Screw a refund to his parents ! They got 10s of thousands of MY tax dollars in tax credits for their kid AND I was forced to pay school taxes for a bastard that wasn’t mine. And I, you, us are still fucking paying school taxes allowing .gov teachers to live high on the hog

  11. James permalink

    I have read this article a few times now as it really got me thinking and the first thing that keeps popping out at me is this is basically figuring out a good business plan.I realise the stakes much higher(hopefully if a business fails it is not fatal!).

    As a carpenter working on bigger projects you need a team,folks with experience and those wanting to learn.I have seen(and luckily had)good folks who were willing to share knowledge and have worked with others who are not willing to share.I have also worked with folks who want to learn and and at times these newer folks figured out a way to do a task in a better way and I learn from them.Those with a lot of knowledge not willing to learn new ways to get things done will drag down a whole group.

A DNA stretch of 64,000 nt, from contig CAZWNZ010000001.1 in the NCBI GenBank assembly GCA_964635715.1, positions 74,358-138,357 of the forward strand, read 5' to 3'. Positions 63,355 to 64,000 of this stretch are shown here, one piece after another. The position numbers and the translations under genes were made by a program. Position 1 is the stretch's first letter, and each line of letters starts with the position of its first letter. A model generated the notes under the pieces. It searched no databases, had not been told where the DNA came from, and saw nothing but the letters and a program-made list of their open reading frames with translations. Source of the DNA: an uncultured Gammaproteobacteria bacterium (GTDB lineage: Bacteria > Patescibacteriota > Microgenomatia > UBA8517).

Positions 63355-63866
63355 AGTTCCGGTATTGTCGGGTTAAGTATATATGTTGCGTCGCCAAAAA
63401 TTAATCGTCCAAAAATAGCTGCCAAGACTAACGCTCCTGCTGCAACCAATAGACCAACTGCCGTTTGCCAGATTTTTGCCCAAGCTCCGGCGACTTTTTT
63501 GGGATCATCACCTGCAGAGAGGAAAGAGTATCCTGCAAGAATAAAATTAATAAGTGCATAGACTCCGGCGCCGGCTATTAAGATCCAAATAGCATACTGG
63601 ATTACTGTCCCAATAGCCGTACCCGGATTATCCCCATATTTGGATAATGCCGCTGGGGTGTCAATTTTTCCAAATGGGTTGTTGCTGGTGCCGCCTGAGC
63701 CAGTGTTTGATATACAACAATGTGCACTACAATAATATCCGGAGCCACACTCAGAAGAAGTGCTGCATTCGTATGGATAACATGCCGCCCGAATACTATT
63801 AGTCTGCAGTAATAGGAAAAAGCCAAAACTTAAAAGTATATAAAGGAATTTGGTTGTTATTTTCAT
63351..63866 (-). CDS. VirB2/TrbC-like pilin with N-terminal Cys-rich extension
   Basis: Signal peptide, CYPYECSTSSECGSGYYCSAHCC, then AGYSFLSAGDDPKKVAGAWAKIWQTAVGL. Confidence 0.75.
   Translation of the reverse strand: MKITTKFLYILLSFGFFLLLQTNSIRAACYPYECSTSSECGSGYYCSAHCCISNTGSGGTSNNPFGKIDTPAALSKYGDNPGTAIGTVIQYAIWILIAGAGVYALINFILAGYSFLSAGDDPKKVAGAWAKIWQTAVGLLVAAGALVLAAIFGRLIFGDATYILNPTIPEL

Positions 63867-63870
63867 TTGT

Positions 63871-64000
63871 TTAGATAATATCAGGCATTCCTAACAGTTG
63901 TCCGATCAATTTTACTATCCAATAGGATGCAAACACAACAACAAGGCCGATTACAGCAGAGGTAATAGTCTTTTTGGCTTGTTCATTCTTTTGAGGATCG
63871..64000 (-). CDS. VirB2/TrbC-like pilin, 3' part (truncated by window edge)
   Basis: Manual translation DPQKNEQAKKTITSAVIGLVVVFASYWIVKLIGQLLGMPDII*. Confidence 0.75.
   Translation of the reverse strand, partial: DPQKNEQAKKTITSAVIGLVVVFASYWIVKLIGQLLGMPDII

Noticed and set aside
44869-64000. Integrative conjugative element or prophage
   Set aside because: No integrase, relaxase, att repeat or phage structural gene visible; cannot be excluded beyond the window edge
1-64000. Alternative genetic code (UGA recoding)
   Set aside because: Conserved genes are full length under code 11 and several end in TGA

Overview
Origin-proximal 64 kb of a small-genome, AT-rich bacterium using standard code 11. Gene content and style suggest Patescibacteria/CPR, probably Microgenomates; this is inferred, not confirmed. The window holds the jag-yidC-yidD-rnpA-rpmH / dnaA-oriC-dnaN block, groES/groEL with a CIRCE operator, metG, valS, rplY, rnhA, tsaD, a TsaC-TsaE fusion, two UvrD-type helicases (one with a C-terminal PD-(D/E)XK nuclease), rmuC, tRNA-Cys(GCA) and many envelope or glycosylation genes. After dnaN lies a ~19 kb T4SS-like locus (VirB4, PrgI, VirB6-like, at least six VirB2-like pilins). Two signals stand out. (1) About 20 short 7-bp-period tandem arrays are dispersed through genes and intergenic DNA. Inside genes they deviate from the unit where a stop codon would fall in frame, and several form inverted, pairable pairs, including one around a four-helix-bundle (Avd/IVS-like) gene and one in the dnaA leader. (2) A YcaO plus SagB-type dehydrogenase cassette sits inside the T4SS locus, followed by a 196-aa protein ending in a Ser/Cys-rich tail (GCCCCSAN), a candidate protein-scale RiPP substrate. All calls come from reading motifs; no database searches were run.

I agree with others that trust is a tough issue in this and getting folks you trust to accept that things can go very wrong/very quickly in our lives,the mental hurdle seems the toughest part and if you can get someone through that I believe the rest can be learned.

    I would say that things go very wrong we will need to reach out to other local groups/individuals to try and work together,not sure how to safely approach that but feel it will be necc. for long term survival.

    • John Rourke permalink

      The idea of structuring, or at least outlining an extended family group like a business has a lot of merit. The wealthy polygamists, who are long time pro’s at this, draw up legal corporations to identify land ownership and dispersal of group earned income. They discuss the spending of corporation funds and vote on group issues. Of course they have strong religious ties, that most groups aren’t going to have.